What kinds of words do people actually use when reporting a problem with your brand experience? Researchers at Virginia Tech call these clues ‘smoke words’ because they smoke out, or truly reveal the meaning beyond the words. In the case of automotive defects, this kind of insight could save lives. Closer to home, it could save your brand.

It’s also important to remember that a brand is not a ‘friend.’ A brand is something a consumer might like at a particular moment until something better comes along. It might serve a purpose and be something with which a consumer identifies, but it is not necessarily a ‘member’ of the community. It is a visitor. Caution dictates that we understand this reality and focus on the most relevant conversations.

Listen For The Nuances

In the past, marketers derived most of their insights from walking the aisles in the supermarket, spiffing beers at a local tavern, or massive numbers of focus groups. This never quite removed the influences of peer pressure or got to an understanding of what goes through a customer’s mind at any given point during his or her path to purchase.

Was it the low price (three days until payday)? The label (new or interesting)? A favorite brand (sticking with what is comfortable)? Something different (a friend suggested I try it)? Advertising (I remember seeing this)? Perceptions and status (what will others think of me)?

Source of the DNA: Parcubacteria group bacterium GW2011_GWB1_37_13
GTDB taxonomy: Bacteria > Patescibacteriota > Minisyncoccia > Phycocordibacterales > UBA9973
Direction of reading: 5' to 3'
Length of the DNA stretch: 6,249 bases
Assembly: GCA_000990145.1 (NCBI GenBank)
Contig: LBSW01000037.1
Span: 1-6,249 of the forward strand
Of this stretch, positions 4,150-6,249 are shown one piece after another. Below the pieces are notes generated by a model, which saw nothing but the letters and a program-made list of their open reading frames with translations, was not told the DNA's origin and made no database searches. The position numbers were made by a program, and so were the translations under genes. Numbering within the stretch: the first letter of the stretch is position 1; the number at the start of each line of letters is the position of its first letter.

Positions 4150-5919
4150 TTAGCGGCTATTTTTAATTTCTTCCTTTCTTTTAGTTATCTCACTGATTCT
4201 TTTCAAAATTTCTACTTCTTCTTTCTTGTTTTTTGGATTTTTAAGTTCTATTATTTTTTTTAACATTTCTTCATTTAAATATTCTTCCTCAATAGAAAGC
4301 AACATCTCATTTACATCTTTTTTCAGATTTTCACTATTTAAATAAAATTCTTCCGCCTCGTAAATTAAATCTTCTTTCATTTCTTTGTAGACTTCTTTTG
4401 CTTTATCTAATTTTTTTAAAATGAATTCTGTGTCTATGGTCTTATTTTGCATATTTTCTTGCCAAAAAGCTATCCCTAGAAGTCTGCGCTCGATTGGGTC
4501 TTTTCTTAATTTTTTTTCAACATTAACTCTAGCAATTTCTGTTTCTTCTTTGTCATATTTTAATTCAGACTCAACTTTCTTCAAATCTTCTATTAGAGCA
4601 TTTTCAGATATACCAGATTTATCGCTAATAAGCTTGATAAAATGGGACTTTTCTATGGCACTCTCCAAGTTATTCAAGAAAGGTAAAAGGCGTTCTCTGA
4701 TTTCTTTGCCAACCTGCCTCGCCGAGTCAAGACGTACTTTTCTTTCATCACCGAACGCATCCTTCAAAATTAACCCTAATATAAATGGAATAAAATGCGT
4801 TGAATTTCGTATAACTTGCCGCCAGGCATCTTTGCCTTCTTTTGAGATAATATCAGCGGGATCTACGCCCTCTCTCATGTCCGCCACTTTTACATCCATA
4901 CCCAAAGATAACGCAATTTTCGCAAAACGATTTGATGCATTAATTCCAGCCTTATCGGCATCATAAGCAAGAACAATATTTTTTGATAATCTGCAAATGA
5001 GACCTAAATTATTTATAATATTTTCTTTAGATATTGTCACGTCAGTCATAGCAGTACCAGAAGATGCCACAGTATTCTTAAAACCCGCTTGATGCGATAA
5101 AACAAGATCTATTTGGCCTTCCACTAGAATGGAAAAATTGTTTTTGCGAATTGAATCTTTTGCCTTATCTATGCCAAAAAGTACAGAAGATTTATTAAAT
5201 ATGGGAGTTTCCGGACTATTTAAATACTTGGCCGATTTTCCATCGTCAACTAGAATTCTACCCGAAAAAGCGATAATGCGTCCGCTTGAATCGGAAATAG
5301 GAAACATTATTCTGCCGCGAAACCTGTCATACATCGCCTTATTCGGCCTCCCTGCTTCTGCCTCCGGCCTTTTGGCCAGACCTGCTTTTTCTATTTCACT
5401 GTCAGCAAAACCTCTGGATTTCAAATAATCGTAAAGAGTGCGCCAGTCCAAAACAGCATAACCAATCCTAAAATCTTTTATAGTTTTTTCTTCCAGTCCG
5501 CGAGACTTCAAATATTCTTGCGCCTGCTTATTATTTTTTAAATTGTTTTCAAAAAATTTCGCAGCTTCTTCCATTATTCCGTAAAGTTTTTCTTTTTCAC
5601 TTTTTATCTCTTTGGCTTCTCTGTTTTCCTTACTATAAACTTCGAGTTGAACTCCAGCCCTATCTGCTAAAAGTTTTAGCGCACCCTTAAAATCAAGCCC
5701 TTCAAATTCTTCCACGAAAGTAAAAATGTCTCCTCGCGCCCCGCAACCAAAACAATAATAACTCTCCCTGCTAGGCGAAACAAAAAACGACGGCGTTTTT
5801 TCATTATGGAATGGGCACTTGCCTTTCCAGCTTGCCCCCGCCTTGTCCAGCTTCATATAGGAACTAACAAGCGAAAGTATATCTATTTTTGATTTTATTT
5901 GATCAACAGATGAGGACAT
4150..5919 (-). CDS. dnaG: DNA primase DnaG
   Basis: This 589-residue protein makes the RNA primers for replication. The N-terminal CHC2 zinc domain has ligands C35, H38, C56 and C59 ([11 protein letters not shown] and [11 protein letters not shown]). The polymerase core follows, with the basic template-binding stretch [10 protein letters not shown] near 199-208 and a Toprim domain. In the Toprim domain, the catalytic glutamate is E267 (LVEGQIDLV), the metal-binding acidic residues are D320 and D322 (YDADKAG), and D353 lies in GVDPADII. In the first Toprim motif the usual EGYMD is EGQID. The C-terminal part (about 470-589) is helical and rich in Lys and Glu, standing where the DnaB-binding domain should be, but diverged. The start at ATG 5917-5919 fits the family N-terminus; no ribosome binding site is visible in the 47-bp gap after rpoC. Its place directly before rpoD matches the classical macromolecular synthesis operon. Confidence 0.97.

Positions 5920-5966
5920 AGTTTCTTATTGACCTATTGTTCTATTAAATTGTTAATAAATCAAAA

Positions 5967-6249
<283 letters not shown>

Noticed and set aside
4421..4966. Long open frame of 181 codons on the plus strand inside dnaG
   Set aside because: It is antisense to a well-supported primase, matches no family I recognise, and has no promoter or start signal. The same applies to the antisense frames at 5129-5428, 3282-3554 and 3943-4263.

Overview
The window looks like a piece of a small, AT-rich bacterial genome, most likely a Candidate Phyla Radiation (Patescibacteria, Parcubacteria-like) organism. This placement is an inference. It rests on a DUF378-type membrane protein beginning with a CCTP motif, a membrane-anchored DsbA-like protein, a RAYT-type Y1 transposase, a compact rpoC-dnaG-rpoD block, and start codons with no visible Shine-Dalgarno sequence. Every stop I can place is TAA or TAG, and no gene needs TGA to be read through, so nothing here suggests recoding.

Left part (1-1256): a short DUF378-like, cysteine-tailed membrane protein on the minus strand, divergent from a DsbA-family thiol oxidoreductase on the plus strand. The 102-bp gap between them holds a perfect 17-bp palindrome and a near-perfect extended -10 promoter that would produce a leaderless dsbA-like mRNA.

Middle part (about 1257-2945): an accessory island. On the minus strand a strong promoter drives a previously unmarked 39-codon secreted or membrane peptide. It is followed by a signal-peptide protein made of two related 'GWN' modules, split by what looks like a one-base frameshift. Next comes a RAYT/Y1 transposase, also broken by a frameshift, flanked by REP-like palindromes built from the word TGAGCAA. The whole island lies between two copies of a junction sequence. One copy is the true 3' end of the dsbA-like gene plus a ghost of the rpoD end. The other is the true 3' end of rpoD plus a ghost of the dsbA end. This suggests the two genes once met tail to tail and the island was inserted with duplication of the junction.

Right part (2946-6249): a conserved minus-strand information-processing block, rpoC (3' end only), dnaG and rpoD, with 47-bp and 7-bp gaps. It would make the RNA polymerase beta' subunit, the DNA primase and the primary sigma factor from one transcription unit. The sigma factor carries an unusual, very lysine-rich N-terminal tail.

Let’s say we are seeking insights into a 42-year-old female wine drinker. What we have learned from social listening has broadened an understanding of how she and her friends experience wine. Who would have thought that book clubs would be a common touchstone for this consumer?

In the Big Data world, if we were trying to expand our wine brand’s visibility to this consumer’s younger 36-year-old sister, it might be difficult to understand why she rejects her older sister’s selection. With social listening (i.e., Little Data), we can discover a more relevant context in which to position the brand experience for success.

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If you have 500 data points of interaction about a customer, how would you know which ones really matter? If you had more — which is what Big Data is all about — would you be better off?

What if you just had a few data points, but they were incredibly insightful about your brand experience? Does Big Data get at what is truly relevant?

Conversations taking place within social media allow us to understand how our messages are being received, how the nuance of positioning is being interpreted and, often as important, issues and preferences not being addressed by other communications.

Little Data can be intimate and insightful because, if you are invited in, it brings you closer to the customer, near the signal and away from the noise.

This article was originally published in Hub Magazine.